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Old 08-04-2009, 08:41 PM   #201
Flintstone
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Re: Religious Restrictions on Training

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Marc Abrams wrote: View Post
Let me help you out on a basic common sense moral: "Do onto others as you would have others do onto you." A more spiritual/religious version of that would be "Everything and everyone was created by the hands of GOD, so treat them accordingly." I would venture to say that this simple precept is rather universal in nature.
Sorry for flooding, but don't believe this precept is THAT universal in nature. But anyway thank you for helping me out .
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Old 08-04-2009, 09:28 PM   #202
Rabih Shanshiry
 
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Re: Religious Restrictions on Training

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In my dojo, as in my family, "do onto others as you would have others do onto to you" applies. That means that EVERYBODY in my dojo MUST train with EVERYBODY else. The dojo environment is a wonderful venue to learn to blend with others and accept differences while working together. If a person is not willing to do that, then he/she needs to find another place to train.
Marc,

A lot of what you say makes sense and resonates with me. Then we get to a statement like the one above which confuses the heck out of me.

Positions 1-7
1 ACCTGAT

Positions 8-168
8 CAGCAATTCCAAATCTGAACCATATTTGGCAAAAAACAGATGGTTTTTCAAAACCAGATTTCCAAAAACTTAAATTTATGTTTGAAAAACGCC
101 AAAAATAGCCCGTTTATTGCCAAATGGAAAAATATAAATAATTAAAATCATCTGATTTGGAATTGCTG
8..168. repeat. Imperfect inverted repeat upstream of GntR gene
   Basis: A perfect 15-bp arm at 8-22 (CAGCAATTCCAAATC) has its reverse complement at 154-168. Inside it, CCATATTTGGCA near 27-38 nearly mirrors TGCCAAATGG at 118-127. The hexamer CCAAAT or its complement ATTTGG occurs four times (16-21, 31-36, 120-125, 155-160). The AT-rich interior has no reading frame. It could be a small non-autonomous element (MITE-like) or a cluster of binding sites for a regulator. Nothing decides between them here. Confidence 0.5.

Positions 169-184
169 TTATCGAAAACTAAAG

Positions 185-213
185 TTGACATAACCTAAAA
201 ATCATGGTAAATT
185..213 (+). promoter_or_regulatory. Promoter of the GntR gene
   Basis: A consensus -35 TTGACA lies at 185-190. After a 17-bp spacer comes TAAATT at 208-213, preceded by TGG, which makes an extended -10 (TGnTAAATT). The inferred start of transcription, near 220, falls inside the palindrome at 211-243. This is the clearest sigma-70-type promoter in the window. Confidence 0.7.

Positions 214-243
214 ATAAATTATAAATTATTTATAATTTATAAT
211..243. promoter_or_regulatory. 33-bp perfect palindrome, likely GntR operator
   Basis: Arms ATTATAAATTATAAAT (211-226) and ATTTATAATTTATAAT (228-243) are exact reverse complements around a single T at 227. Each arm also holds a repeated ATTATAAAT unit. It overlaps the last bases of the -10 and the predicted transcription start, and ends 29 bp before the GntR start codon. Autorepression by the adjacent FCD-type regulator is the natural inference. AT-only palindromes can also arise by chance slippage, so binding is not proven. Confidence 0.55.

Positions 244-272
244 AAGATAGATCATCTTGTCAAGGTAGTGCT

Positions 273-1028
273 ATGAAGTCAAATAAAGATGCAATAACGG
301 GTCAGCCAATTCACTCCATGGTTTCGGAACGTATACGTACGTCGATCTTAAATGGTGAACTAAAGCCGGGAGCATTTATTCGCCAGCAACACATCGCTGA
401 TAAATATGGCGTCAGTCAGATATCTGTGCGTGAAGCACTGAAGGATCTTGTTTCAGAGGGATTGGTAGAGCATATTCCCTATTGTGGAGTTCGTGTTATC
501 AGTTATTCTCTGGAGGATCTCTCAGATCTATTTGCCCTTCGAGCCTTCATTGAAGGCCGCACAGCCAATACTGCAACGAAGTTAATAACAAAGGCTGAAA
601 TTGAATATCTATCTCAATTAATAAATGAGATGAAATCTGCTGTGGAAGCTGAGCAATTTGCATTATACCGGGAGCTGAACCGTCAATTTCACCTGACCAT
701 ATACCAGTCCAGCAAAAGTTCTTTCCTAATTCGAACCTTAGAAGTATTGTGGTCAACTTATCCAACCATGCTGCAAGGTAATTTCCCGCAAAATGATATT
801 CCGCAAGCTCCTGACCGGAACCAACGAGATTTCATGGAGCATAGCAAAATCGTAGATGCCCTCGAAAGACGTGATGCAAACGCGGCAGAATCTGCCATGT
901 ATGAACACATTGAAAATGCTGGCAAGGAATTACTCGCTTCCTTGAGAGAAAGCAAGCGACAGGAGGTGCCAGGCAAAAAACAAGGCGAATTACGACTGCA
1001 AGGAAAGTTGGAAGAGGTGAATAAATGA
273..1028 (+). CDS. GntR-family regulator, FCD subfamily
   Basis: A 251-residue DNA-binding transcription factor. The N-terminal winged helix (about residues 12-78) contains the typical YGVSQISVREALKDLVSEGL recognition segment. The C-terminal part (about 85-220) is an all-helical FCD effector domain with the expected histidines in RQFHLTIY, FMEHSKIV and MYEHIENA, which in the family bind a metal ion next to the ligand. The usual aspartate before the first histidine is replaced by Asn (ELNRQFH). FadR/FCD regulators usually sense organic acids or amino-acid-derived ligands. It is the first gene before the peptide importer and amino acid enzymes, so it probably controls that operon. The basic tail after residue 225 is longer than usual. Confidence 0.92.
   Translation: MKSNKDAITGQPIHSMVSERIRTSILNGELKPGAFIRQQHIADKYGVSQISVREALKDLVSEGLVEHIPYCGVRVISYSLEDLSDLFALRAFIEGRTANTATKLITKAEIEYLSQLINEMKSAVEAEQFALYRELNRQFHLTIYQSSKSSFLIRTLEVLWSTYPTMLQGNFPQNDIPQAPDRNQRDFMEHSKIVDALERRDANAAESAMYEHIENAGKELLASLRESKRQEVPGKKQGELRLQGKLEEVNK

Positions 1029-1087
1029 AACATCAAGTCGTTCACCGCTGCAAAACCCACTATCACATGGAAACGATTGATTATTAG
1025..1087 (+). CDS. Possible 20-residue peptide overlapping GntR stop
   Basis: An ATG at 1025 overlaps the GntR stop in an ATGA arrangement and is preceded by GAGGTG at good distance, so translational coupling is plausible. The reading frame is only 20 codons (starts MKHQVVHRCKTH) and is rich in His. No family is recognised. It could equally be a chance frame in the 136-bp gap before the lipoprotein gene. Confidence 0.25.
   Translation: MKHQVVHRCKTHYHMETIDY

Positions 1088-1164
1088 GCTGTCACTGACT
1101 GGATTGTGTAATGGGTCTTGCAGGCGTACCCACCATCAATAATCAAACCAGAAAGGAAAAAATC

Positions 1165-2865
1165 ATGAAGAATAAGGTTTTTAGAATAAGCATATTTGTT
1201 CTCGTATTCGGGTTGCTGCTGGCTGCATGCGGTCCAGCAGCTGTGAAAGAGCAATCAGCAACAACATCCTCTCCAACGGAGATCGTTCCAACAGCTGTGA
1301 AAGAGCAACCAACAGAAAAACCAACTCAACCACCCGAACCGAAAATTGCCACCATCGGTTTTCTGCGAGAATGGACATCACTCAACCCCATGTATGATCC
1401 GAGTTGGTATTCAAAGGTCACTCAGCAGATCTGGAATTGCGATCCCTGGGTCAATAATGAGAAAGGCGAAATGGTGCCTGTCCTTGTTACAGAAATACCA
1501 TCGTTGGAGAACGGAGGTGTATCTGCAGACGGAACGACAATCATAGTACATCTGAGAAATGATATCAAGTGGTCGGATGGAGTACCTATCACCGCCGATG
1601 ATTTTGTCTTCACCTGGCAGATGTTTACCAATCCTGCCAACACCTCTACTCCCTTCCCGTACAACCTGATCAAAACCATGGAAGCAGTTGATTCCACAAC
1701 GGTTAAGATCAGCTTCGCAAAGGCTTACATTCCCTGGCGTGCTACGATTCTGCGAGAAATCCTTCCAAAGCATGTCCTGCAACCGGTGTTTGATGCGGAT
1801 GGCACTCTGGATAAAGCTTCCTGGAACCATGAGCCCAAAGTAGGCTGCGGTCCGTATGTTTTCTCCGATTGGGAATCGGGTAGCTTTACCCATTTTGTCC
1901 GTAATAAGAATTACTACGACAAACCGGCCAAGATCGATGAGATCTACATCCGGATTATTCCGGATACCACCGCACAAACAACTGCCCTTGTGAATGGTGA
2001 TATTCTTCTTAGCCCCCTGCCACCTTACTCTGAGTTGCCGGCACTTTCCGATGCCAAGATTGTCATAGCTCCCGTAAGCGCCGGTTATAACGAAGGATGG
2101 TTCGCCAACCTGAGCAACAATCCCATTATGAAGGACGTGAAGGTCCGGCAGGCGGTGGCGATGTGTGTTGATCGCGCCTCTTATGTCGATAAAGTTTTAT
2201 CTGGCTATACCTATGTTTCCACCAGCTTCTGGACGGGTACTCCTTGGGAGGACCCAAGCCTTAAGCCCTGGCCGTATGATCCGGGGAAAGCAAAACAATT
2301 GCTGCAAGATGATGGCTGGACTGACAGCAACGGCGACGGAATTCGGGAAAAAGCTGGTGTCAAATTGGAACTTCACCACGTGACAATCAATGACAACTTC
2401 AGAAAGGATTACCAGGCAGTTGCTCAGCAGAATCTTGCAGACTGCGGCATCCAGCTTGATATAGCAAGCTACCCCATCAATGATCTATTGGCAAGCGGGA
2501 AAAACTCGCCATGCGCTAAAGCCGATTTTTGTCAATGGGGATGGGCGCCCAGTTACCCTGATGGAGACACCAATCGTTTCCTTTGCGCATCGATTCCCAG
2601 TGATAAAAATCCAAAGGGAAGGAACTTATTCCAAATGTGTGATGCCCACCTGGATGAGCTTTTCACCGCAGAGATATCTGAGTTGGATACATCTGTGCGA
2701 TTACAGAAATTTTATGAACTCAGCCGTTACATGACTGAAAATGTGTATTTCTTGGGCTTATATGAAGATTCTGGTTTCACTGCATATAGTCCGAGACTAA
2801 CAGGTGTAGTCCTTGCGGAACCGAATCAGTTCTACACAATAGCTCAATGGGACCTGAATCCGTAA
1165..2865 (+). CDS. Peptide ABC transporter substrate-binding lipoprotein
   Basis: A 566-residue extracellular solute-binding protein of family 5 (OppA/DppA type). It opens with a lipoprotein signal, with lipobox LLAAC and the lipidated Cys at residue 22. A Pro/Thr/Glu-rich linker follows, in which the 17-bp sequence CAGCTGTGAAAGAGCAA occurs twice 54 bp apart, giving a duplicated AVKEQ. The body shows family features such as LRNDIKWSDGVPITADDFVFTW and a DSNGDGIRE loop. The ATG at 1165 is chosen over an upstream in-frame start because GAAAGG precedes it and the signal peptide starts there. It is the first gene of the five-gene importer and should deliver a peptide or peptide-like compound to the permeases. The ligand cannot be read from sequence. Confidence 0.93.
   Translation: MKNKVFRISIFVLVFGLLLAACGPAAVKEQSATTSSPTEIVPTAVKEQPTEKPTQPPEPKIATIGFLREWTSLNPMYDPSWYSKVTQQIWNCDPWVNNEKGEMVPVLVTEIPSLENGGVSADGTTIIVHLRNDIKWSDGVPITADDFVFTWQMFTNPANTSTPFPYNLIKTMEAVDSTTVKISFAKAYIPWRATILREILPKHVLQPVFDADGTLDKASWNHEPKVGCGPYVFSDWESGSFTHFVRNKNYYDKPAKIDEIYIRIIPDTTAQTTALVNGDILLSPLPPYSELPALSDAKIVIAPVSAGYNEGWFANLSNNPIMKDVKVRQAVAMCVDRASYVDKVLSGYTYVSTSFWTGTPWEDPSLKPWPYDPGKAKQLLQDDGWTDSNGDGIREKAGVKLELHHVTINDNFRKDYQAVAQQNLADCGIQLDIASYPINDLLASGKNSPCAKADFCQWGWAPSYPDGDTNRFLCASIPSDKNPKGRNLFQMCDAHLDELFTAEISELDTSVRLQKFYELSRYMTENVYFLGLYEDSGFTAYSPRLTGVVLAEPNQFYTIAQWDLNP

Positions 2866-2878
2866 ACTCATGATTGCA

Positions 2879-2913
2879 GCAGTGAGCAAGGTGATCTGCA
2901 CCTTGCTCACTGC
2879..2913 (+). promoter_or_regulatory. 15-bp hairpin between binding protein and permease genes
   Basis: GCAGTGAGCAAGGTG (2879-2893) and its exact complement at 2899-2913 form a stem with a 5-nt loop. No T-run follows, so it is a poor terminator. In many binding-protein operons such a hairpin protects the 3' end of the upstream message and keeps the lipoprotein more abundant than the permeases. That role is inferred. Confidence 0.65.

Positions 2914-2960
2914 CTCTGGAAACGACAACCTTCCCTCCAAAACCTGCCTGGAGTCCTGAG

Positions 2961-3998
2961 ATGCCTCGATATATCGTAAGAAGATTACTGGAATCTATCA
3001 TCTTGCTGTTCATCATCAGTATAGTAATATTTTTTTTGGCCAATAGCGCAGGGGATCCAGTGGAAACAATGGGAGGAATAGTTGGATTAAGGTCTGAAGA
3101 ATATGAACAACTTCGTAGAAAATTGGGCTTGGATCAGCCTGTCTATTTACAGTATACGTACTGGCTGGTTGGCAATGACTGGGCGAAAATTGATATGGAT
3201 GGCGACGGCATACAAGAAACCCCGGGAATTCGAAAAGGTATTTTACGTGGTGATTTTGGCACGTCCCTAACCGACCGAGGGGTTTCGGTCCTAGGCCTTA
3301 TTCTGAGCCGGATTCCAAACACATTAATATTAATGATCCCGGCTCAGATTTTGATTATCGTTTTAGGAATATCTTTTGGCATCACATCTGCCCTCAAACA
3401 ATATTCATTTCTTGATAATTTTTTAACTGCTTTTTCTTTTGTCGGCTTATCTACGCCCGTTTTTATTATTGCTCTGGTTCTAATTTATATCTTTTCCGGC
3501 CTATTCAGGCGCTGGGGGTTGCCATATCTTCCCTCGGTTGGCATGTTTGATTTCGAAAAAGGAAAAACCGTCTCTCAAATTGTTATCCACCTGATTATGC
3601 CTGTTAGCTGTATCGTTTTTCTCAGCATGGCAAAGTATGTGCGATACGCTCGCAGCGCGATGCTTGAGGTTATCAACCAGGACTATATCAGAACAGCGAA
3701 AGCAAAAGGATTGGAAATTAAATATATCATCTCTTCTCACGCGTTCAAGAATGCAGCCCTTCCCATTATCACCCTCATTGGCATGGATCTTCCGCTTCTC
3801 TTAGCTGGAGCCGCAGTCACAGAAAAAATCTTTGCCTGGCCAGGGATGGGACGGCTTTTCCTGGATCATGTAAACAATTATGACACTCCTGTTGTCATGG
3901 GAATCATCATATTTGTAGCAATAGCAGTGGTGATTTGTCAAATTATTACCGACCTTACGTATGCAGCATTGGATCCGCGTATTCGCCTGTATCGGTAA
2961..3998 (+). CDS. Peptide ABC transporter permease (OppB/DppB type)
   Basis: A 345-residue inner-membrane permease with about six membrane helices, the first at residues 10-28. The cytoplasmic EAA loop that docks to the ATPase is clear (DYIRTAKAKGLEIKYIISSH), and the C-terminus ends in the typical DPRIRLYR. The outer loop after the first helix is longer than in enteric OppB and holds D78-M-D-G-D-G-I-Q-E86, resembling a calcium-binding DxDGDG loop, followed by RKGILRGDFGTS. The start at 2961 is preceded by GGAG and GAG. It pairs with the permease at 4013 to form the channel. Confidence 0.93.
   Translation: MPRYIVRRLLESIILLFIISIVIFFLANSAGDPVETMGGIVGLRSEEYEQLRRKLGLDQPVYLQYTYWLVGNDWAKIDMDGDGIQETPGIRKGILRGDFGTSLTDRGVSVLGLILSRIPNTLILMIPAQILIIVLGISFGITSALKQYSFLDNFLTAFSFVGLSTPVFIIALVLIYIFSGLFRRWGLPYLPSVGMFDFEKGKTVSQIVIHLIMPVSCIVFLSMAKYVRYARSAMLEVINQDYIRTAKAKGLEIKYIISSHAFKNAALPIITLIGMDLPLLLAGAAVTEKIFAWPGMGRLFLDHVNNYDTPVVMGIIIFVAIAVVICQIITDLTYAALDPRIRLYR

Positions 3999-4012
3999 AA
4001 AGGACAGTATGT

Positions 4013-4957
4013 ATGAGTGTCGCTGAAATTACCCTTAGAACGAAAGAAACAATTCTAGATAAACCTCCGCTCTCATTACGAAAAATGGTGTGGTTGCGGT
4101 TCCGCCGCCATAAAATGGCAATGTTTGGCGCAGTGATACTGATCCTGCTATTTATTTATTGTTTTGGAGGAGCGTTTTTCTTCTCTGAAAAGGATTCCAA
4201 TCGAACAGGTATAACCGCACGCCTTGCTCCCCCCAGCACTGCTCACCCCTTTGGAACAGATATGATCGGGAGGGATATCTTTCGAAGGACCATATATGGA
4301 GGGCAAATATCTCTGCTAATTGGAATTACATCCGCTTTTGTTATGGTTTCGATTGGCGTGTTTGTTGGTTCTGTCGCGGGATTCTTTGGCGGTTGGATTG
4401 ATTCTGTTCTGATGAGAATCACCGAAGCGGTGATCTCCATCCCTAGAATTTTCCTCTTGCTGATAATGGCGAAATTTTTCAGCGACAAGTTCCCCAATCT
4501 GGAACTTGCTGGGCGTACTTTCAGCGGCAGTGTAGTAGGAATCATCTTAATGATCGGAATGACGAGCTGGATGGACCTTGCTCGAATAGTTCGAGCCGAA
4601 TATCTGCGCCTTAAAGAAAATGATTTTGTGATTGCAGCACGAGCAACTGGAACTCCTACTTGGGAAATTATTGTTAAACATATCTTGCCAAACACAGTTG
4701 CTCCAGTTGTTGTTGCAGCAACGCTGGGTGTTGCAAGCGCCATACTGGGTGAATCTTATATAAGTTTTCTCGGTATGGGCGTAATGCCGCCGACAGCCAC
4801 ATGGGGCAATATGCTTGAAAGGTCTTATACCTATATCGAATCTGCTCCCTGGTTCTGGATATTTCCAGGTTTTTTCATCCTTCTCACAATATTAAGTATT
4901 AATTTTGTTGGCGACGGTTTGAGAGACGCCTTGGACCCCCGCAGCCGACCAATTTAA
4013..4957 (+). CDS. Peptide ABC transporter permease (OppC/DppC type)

It sounds like your interpretation of the Golden Rule is, "Do unto others as I would have you do unto me" instead of "do unto others as you would have them do unto you."

Those who observe negiah are not violating the Golden Rule in any way. They simply choose to observe a degree of personal space and self-isolation that is outside the norm of our society. That's a pretty tough road to travel on. It's hard to be different. I don't know that we need to make it any harder.

I agree that the dojo is a great venue to learn how to blend and accept differences. I don't see how your position on this issue jives with that philosophy. Seems like having someone like that in your class would be a great opportunity to put that concept into practice. And I wouldn't be the least bit surprised if that experience led your student to reexamine their religious assumptions on the matter over time.

Well anyway, I think the horse we've been beating died a number of posts ago. I think we'll have to "agree to disagree" as you put it. I'm sure I'll be visiting your dojo in the not too distant future and look forward to meeting you when I do.

...rab

Last edited by Rabih Shanshiry : 08-04-2009 at 09:34 PM.
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Old 08-05-2009, 12:44 AM   #203
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Re: Religious Restrictions on Training

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Alejandro Villanueva wrote: View Post
Me too. I don't see a problem. Just that you keep puting religion on the same sack as anything else. Religion is not negotiable, whether the religious guy says so or not. That bold letters are the point. That's why it's a "religion" and not a "preference".
But your religion has no authority over me, so to me the rules of your religion are no more than your preferences as a religious person. As long as I don't convert to your religion, I don't see why I would accept it's authority.
This really is a recurring theme in discussions about religion. On the one hand, religious people fail to grasp that to the non-religious person their beliefs are no different than any other belief (voting preference, freedom of speech is good, Clynelish is good whiskey, etc.). On the other hand, non-religious people fail to grasp how massively important religion is to religious people and how much it is part of their personal identity.